Which makes the task of ensuring voting integrity (as opposed to the straw man of “voter fraud” supposedly by actual voters) all the more important.
Democratic New Mexico Sen. Martin Heinrich founded an environmentalist group with a convicted eco-terrorist in the 1990s.
Heinrich, who will meet with President Obama in the Oval Office Monday to establish the Rio Grande del Norte as a national monument, was elected to the Senate in 2012 with the financial backing of numerous environmentalist groups.
Prior to his political career, Heinrich c0-founded and chaired the New Mexico Wilderness Alliance. David Foreman, a convicted criminal and founder of the radical environmental “warrior society” Earth First!, was among the other co-founders of the group. He also sat on the board during Heinrich’s tenure as chairman.
Leave it to Tucker Carlson’s Crayon Scribble Page to get the story exactly wrong – this tells us the following…
Foreman’s arrest was the culmination of three years and two million tax dollars spent in an attempt to frame a few Earth First! activists for conspiring to damage government and private property. The FBI infiltrated Earth First! groups in several states with informants and undercover agent-provocateurs. Over 500 hours of tape recordings of meetings, events and casual conversation had been amassed. Phones had been tapped and homes broken in to. The FBI was doing their best to intimidate radical environmentalists across the country, marking them as potential threat to national security.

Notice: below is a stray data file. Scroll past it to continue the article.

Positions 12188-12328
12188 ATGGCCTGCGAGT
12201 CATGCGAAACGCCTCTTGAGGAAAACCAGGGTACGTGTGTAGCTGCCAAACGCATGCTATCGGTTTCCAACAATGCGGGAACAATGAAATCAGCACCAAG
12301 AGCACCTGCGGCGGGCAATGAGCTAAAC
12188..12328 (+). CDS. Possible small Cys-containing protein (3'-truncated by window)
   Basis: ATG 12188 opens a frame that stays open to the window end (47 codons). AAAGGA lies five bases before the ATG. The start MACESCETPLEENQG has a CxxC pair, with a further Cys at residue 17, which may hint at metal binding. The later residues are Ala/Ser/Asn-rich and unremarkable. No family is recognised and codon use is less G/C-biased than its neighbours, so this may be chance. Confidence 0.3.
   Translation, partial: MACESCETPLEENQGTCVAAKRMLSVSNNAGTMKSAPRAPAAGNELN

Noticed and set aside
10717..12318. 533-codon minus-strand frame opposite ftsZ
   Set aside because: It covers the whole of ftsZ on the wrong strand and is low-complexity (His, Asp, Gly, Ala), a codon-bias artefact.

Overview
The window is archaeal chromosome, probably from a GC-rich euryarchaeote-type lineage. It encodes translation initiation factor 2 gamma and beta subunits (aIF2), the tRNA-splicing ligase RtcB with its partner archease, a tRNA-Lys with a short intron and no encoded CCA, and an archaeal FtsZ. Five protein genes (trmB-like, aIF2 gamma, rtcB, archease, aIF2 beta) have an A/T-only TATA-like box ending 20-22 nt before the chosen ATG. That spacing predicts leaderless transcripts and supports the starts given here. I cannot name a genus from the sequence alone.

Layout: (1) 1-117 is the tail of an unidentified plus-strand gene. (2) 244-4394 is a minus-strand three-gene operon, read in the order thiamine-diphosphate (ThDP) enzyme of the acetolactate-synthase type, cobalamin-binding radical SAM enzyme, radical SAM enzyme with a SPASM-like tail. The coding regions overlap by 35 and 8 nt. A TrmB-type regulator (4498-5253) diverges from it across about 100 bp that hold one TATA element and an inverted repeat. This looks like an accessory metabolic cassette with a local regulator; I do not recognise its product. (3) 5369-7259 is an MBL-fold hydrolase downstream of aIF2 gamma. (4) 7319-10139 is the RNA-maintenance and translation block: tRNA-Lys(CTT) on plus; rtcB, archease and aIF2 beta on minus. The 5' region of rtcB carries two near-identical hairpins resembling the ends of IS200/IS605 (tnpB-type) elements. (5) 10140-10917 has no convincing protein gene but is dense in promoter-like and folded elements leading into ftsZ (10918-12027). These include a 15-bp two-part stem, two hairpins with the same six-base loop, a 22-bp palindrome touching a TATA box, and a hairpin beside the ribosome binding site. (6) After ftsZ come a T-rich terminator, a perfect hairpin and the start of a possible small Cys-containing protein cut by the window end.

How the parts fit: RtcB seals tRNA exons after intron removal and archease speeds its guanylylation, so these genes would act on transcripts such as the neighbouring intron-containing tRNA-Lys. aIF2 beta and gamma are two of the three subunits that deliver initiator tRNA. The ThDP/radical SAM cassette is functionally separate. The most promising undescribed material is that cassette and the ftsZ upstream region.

Back in the 1970s the FBI issued a memo to their field offices stating that when attempting to break up dissident groups, the most effective route was to forget about hard intelligence or annoying facts. Simply make a few arrests and hold a public press conference. Charges could later be dropped. It didn’t matter; by the time the news hit the airwaves and was printed up in the local newspapers, the damage had already been done.
It was the FBI’s assertion that the action stopped by the arrests under that Arizona power line in late May, 1989, was to be a test run for a much grander plot involving (Mark) Davis, (Marc) Baker, (Peg) Millet, and the group’s leader, Dave Foreman. The FBI charged the four with the intent to damage electrical transmission lines that lead to the Rocky Flats nuclear weapons facility in Colorado.